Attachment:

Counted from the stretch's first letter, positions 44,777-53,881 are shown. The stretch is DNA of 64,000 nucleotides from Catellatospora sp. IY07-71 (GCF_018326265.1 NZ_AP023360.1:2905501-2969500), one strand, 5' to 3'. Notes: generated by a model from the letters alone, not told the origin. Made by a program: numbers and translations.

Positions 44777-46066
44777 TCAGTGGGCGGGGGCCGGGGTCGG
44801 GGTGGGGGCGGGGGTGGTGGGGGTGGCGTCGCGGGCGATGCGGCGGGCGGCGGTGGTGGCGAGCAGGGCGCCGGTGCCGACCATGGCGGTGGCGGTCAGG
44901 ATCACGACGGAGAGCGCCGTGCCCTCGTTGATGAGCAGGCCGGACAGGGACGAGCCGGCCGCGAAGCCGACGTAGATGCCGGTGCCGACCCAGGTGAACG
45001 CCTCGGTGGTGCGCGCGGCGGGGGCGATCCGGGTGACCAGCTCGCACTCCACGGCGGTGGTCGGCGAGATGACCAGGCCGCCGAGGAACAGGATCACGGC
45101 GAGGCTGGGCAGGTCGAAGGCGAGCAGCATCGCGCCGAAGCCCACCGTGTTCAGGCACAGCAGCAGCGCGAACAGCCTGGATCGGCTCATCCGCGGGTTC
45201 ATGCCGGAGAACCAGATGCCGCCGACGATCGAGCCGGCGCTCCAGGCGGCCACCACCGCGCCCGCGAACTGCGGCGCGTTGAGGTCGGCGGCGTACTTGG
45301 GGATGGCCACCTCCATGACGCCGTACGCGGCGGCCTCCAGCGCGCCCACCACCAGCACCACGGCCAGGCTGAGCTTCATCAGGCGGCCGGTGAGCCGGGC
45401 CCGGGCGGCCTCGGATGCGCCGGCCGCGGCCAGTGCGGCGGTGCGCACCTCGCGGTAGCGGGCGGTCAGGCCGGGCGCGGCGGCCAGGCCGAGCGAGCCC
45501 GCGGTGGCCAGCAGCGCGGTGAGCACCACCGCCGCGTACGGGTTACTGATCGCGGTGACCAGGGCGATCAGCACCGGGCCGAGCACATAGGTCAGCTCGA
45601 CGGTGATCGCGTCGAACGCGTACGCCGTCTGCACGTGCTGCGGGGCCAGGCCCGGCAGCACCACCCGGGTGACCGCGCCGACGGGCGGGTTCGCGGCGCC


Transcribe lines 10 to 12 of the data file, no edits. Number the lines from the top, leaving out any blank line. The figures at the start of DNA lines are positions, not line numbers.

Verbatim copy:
45401 CCGGGCGGCCTCGGATGCGCCGGCCGCGGCCAGTGCGGCGGTGCGCACCTCGCGGTAGCGGGCGGTCAGGCCGGGCGCGGCGGCCAGGCCGAGCGAGCCC
45501 GCGGTGGCCAGCAGCGCGGTGAGCACCACCGCCGCGTACGGGTTACTGATCGCGGTGACCAGGGCGATCAGCACCGGGCCGAGCACATAGGTCAGCTCGA
45601 CGGTGATCGCGTCGAACGCGTACGCCGTCTGCACGTGCTGCGGGGCCAGGCCCGGCAGCACCACCCGGGTGACCGCGCCGACGGGCGGGTTCGCGGCGCC